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  1. #1
    Harumph somegeek's Avatar
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    MTB Rear Tire - Broken spokes - 70lbs air pressure?

    Yesterday I rode a trail and broke two spokes which were on the same side next to each other relative to that side at around the same time after hauling down a trail with some exposed rocks. I usually rode a tire with larger knobbies at less pressure(50ish lbs). This time I rode a tire with much shorter tread and at just over 70lbs of pressure to minimize rolling resistance. This was my first time riding such a high pressure on my back wheel. Thinking about it now, the tire didn't offer as much give. I trued up my wheel alignment and spoke tension a few rides back after breaking a spoke. Over the last three years, I've broken a half dozen spokes on this wheel. After breaking two more yesterday, I'm ready to order a whole new set of spokes/nipples to rebuild the wheel. For my own edification though, would that tire pressure have made any contributions to those spokes breaking? They broke around the same time. I wound them around an adjacent spoke and dropped my tire pressure for the ride back and didn't break any more spokes though I was putting more weight on my front wheel and unloading my rear wheel to be cautious I didn't end up walking.

    Appreciate any input.

    somegeek
    Shut up and ride.

  2. #2
    Senior Member
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    somegeek, Hard to say if the tire pressure was the root problem or not, but 70 PSI seems excessive, to me, for rocks and roots. I usually run about 40 PSI off road.

    Brad

  3. #3
    Insane Bicycle Mechanic Jeff Wills's Avatar
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    Quote Originally Posted by somegeek View Post
    Yesterday I rode a trail and broke two spokes which were on the same side next to each other relative to that side at around the same time after hauling down a trail with some exposed rocks. I usually rode a tire with larger knobbies at less pressure(50ish lbs). This time I rode a tire with much shorter tread and at just over 70lbs of pressure to minimize rolling resistance. This was my first time riding such a high pressure on my back wheel. Thinking about it now, the tire didn't offer as much give. I trued up my wheel alignment and spoke tension a few rides back after breaking a spoke. Over the last three years, I've broken a half dozen spokes on this wheel. After breaking two more yesterday, I'm ready to order a whole new set of spokes/nipples to rebuild the wheel. For my own edification though, would that tire pressure have made any contributions to those spokes breaking? They broke around the same time. I wound them around an adjacent spoke and dropped my tire pressure for the ride back and didn't break any more spokes though I was putting more weight on my front wheel and unloading my rear wheel to be cautious I didn't end up walking.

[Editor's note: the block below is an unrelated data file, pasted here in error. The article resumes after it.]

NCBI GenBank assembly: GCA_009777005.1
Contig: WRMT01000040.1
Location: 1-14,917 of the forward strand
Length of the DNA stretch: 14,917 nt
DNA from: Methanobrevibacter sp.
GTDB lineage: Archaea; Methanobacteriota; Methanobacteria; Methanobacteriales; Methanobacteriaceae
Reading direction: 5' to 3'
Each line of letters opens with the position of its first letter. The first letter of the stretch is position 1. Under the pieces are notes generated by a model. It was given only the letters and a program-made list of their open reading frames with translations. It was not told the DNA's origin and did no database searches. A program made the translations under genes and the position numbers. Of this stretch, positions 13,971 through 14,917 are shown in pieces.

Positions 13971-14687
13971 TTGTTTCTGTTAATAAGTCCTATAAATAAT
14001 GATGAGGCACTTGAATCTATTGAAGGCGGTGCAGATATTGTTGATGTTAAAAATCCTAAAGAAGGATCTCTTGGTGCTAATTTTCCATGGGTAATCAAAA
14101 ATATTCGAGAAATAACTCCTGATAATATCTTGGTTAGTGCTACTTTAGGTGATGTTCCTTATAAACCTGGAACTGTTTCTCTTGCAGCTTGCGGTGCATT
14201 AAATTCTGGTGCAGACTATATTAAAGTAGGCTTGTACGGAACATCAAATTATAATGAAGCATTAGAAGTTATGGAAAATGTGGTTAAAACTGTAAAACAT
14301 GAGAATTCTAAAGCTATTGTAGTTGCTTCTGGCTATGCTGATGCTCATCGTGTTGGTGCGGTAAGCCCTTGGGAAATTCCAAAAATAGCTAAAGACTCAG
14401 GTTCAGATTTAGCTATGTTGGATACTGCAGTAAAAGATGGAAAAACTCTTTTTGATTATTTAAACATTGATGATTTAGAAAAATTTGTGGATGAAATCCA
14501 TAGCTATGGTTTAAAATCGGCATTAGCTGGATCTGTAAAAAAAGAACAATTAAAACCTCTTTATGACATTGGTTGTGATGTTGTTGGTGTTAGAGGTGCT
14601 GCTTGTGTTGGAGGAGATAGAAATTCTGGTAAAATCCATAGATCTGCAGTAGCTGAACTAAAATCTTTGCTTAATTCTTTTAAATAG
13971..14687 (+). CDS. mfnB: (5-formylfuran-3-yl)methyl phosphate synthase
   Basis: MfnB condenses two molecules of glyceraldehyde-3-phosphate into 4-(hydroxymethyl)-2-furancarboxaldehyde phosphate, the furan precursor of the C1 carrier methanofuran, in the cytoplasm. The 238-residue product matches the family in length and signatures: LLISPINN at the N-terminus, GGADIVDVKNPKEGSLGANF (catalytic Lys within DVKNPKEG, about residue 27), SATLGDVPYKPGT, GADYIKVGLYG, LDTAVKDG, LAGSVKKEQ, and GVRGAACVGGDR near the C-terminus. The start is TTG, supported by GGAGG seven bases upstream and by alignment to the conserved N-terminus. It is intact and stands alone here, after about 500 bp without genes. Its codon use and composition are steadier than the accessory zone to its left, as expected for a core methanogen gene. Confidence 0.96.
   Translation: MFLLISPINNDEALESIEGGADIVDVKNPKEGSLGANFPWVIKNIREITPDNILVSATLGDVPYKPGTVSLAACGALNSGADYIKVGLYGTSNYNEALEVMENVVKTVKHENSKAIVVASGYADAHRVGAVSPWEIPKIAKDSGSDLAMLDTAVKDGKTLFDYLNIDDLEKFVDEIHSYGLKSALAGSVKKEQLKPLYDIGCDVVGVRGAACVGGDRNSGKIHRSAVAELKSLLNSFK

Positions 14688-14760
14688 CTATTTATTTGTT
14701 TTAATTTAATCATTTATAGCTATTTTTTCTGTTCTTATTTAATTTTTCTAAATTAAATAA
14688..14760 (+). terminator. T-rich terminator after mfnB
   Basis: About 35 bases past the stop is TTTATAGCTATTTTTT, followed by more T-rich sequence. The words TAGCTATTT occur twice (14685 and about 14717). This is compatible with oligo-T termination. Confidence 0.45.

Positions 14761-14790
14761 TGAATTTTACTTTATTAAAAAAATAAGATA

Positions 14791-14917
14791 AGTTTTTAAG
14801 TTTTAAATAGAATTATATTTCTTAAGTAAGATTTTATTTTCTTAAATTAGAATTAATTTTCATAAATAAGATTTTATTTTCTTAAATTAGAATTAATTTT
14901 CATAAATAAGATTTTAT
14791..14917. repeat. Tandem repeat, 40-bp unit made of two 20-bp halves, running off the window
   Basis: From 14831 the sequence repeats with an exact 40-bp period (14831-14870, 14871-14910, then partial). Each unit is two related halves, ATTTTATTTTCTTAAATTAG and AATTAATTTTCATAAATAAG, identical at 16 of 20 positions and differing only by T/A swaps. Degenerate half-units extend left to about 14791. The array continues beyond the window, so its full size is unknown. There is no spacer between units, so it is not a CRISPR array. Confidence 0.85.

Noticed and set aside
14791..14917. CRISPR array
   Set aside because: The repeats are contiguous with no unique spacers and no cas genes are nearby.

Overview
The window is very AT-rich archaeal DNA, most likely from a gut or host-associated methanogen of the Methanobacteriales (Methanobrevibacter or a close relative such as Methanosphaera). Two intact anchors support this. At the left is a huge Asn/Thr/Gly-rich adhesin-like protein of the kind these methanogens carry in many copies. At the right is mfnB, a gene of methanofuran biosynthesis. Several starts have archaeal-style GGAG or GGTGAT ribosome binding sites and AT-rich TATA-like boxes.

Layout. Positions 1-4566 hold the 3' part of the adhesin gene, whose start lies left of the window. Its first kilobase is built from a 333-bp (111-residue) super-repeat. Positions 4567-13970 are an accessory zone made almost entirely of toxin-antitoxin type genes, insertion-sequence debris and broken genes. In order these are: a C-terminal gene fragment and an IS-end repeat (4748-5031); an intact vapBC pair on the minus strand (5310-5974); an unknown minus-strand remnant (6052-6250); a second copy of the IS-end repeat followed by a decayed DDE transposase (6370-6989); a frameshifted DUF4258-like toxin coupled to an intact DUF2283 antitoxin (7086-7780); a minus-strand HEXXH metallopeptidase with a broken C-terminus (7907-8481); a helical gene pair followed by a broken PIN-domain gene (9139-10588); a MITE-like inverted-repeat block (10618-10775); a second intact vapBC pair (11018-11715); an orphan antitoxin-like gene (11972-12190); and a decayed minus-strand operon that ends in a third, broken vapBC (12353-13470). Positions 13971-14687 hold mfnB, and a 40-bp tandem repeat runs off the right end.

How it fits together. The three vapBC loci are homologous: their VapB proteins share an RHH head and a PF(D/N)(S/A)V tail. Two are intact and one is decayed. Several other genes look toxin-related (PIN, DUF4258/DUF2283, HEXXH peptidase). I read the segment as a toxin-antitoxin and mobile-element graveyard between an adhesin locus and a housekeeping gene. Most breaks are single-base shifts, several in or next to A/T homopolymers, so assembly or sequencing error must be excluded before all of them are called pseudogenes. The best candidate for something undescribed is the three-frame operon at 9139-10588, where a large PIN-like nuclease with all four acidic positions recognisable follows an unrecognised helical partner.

Appreciate any input.

    somegeek
    Probably not. Spokes usually break due to metal fatigue, not from load.

    You're on the right track by wanting to replace all the spokes. If a couple have broken, that indicates that the wheel was poorly tensioned from the beginning and that all the spokes are fatigued. Rebuild the wheel with all new spokes, use lube on the nipple threads and seats, stress-relieve the elbows, and tension the wheel to the max. I've built wheels this way for many years, and in that time I haven't broken a single spoke that wasn't otherwise damaged.
    Jeff Wills

    All my bikes.

  4. #4
    Harumph somegeek's Avatar
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    Quote Originally Posted by Jeff Wills View Post
    Probably not. Spokes usually break due to metal fatigue, not from load.

    You're on the right track by wanting to replace all the spokes. If a couple have broken, that indicates that the wheel was poorly tensioned from the beginning and that all the spokes are fatigued. Rebuild the wheel with all new spokes, use lube on the nipple threads and seats, stress-relieve the elbows, and tension the wheel to the max. I've built wheels this way for many years, and in that time I haven't broken a single spoke that wasn't otherwise damaged.
    Thanks for this. This wheel was hammered pretty good for two years before I bought a truing stand and found it roughly 1/2" out of true. Will be peace of mind to build it with a fresh set of spokes.

    How do you stress-relieve the elbows?

    Thanks,
    somegeek
    Shut up and ride.

  5. #5
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    You stress relieve the spokes by grabbing a parallel pair on each side of the wheel and squeezing the heck out of them.
    http://www.sheldonbrown.com/brandt/s...relieving.html

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